Concerns over U of M quarantine and isolation housing arise as capacity tops 50%
On Friday, the University of Michigan's quarantine and isolation housing was at 46% capacity — a rapid increase from 22% the Monday before, but still a little less than half of the units that house students who have tested positive for COVID-19, had been exposed to someone who had tested positive, or were waiting on test results.
That's why Katherine Wright, a sociology PhD candidate at U of M, was surprised when she got an email from U of M housing Friday night, telling her that all of the units in vacant buildings had been occupied. The university would now begin housing students in her Northwood II apartment building.
She tweeted Friday:
Wright says the lack of communication from U of M has been especially frustrating.
"I only learned that where I lived was quarantine and isolation housing in September, which was four months after I re-signed my lease, and I only learned that through the graduate student strike that was happening at the time," she said. "So we were never notified that our neighborhood was where quarantine and isolation housing was."
Wright says that all the residents of Northwoods II are pretty "frazzled" by the news.
"I emailed my resident advisor to see if she had any information, and she did not. She had also found out that our apartment building was going to be used for quarantine housing at the same time the residents did," Wright said. "We haven't heard anything from the university since then."
U of M had been using vacant buildings on its North Campus for quarantine and isolation housing for the duration of the school year, so Wright and other Northwoods residents have seen students quarantining and self-isolating in her community.
"A main concern that I have... is that the university doesn't actually require students who are quarantining and isolating to be on full lockdown," Wright said. "So students are still allowed to walk around the community and leave the apartments. They only say that they're not allowed to have guests and have social gatherings. Just walking around, you can see that those things aren't being followed. There are no repercussion for not following those rules, there are no RA's for quarantining students, so nobody checks in on them."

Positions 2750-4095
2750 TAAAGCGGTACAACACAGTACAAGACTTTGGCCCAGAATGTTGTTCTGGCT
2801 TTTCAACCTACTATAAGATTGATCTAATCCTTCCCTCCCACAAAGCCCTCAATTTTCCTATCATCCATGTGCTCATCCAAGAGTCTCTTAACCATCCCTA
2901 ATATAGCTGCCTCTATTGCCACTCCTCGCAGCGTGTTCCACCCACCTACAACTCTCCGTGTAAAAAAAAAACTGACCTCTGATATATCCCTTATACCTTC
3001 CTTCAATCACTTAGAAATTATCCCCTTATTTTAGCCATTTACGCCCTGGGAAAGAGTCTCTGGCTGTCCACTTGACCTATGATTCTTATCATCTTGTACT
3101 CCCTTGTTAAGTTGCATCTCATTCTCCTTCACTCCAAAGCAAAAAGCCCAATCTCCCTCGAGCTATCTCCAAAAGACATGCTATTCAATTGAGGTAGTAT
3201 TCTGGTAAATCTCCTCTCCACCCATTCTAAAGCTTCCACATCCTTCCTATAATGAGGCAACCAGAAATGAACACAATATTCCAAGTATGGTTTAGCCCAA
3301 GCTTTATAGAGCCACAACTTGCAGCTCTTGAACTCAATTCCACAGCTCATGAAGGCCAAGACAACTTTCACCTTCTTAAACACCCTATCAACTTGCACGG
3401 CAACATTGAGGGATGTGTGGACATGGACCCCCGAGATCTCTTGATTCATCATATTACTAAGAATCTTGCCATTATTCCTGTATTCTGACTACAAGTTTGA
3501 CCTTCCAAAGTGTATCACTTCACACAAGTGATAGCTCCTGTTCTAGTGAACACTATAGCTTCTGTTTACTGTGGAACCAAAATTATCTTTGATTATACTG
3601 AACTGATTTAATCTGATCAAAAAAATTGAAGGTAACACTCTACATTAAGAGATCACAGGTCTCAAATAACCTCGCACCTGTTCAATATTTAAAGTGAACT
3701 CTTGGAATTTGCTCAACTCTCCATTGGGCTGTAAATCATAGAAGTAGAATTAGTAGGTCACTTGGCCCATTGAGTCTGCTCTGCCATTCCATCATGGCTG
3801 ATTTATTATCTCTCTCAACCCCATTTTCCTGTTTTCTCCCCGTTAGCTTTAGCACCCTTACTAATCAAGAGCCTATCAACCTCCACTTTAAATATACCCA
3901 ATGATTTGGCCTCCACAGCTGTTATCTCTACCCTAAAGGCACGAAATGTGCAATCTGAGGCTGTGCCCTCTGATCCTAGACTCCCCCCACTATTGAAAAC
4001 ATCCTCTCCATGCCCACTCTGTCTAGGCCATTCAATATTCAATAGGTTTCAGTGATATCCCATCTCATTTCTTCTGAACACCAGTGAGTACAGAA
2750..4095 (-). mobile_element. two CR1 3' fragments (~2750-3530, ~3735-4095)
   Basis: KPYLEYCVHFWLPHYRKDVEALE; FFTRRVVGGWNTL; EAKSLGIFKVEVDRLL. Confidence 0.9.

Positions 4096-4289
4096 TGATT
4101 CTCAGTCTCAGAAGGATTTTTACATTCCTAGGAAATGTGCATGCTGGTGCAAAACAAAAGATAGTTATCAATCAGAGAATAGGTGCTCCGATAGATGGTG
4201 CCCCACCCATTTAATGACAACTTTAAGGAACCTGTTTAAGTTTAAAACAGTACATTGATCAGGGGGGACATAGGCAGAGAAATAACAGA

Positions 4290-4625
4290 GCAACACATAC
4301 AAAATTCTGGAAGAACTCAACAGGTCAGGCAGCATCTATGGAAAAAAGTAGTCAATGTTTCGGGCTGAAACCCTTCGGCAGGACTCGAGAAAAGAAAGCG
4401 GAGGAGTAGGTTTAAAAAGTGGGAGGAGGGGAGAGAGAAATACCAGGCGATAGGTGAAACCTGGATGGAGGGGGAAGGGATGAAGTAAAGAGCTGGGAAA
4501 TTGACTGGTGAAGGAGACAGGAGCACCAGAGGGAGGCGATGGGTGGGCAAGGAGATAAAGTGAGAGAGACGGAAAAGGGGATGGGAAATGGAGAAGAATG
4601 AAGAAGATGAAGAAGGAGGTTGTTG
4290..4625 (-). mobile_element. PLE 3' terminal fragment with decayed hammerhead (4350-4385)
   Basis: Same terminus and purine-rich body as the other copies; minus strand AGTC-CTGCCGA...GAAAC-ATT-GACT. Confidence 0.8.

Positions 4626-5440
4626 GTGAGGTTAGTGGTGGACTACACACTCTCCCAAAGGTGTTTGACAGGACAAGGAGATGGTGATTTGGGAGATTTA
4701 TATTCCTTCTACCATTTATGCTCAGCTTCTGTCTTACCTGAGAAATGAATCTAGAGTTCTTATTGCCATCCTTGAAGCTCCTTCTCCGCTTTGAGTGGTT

In her tweet, Wright shared a photo of a gap between the bottom of the door to the apartment and the floor, and expressed concerns about airflow and how that might affect transmission.
"There was a line in the email that they sent, saying that there was no exchange between units. But I have a very large gap underneath my front door, and all of our units are in one enclosed space, so we all share a hallway. Fire alarms have been set off in the hallway from steam coming from apartments with their doors closed. I don't know the specifics, but there is a huge risk of having students all together in the apartments where I live."
Wright says it seems like the university doesn't care about the students who have COVID-19 or the residents living in Northwoods.
"It's all just very concerning. The fact that they're mixing quarantining and isolating students when they transport them, like not caring if people might have COVID versus people that definitely do, just throwing them all together and not really caring is very concerning." She adds, "If I had known that my apartment was going to be quarantine housing, I probably wouldn't have resigned my lease [in June], but that was never presented as an option for us, and apparently this was a part of the reopening plan the whole time."
U of M spokesperson Rick Fitzgerald provided the following statement:
Michigan Housing has been using units in Northwood for quarantine housing since March. Michigan Housing consulted with our campus public health experts from the beginning on how to appropriately establish Q&I housing at Northwood. Because each apartment is separate and the units do not share any forced-air ventilation systems, there are no public health concerns with quarantine housing being in the same buildings (separate apartments) as Northwood residents. Michigan Housing, nonetheless, committed to keep Q&I students in separate units for as long as possible and that was communicated to Northwood residents in September. The most recent email to Northwood residents was notification that Housing is no longer able to keep Q&I students and Northwood residents in separate buildings. Housing was following through on an earlier commitment to alert residents when separation into separate buildings was no longer possible.
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